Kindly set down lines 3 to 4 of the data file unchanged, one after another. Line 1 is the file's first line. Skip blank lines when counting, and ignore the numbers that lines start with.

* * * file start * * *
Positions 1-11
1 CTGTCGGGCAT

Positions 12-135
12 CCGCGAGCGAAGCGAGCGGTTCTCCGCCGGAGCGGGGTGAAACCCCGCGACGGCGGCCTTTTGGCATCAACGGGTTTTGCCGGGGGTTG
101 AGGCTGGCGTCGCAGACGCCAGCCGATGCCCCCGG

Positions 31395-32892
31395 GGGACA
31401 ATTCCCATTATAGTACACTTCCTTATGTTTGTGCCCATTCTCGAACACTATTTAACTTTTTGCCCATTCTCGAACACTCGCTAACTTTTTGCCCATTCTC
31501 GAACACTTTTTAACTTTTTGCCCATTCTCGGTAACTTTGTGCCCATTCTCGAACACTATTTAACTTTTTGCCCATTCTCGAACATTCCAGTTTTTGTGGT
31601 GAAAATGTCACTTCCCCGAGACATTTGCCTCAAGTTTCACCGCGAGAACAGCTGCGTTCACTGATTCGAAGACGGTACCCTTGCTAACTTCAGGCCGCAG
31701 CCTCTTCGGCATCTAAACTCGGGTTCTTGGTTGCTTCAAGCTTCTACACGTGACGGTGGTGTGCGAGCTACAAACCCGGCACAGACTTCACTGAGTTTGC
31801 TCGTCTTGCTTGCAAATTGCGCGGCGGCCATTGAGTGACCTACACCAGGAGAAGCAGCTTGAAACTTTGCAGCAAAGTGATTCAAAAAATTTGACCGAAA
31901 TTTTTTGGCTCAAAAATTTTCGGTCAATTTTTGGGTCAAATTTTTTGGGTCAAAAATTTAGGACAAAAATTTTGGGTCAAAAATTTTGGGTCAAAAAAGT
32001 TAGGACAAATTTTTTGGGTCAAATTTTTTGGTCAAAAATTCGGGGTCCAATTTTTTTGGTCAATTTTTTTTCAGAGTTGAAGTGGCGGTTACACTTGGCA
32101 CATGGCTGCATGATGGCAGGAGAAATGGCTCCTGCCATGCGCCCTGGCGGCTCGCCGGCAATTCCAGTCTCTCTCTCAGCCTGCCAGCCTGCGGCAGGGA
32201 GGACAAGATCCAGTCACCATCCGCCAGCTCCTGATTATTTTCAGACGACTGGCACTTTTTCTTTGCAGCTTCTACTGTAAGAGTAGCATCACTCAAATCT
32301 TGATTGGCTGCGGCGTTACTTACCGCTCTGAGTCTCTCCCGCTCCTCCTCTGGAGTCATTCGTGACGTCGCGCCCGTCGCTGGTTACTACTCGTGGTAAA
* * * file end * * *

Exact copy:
Positions 12-135
12 CCGCGAGCGAAGCGAGCGGTTCTCCGCCGGAGCGGGGTGAAACCCCGCGACGGCGGCCTTTTGGCATCAACGGGTTTTGCCGGGGGTTG